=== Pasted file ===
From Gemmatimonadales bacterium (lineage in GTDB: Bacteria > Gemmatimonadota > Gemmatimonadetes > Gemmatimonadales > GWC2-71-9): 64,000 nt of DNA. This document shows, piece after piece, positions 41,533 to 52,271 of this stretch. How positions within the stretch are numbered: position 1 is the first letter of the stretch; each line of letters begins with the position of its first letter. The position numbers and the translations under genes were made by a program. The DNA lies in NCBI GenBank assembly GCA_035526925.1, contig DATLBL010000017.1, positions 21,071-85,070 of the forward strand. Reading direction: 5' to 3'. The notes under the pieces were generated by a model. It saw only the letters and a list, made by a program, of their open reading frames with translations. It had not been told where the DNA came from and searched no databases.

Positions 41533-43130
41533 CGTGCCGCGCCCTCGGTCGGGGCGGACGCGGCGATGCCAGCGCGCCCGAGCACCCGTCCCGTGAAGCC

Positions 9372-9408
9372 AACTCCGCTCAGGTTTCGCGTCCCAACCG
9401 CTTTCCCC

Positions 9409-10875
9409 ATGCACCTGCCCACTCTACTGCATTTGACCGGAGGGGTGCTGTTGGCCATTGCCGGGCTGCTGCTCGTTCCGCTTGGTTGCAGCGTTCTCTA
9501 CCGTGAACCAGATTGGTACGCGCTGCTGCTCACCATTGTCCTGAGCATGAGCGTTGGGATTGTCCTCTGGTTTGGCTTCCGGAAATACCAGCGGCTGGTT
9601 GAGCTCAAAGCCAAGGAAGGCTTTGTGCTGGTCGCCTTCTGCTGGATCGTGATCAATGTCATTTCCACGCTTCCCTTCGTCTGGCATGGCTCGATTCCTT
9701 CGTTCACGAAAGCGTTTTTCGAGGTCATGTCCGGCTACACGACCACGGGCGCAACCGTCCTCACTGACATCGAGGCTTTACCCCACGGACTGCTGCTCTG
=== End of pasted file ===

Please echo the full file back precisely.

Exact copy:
From Gemmatimonadales bacterium (lineage in GTDB: Bacteria > Gemmatimonadota > Gemmatimonadetes > Gemmatimonadales > GWC2-71-9): 64,000 nt of DNA. This document shows, piece after piece, positions 41,533 to 52,271 of this stretch. How positions within the stretch are numbered: position 1 is the first letter of the stretch; each line of letters begins with the position of its first letter. The position numbers and the translations under genes were made by a program. The DNA lies in NCBI GenBank assembly GCA_035526925.1, contig DATLBL010000017.1, positions 21,071-85,070 of the forward strand. Reading direction: 5' to 3'. The notes under the pieces were generated by a model. It saw only the letters and a list, made by a program, of their open reading frames with translations. It had not been told where the DNA came from and searched no databases.

Positions 41533-43130
41533 CGTGCCGCGCCCTCGGTCGGGGCGGACGCGGCGATGCCAGCGCGCCCGAGCACCCGTCCCGTGAAGCC

Positions 9372-9408
9372 AACTCCGCTCAGGTTTCGCGTCCCAACCG
9401 CTTTCCCC

Positions 9409-10875
9409 ATGCACCTGCCCACTCTACTGCATTTGACCGGAGGGGTGCTGTTGGCCATTGCCGGGCTGCTGCTCGTTCCGCTTGGTTGCAGCGTTCTCTA
9501 CCGTGAACCAGATTGGTACGCGCTGCTGCTCACCATTGTCCTGAGCATGAGCGTTGGGATTGTCCTCTGGTTTGGCTTCCGGAAATACCAGCGGCTGGTT
9601 GAGCTCAAAGCCAAGGAAGGCTTTGTGCTGGTCGCCTTCTGCTGGATCGTGATCAATGTCATTTCCACGCTTCCCTTCGTCTGGCATGGCTCGATTCCTT
9701 CGTTCACGAAAGCGTTTTTCGAGGTCATGTCCGGCTACACGACCACGGGCGCAACCGTCCTCACTGACATCGAGGCTTTACCCCACGGACTGCTGCTCTG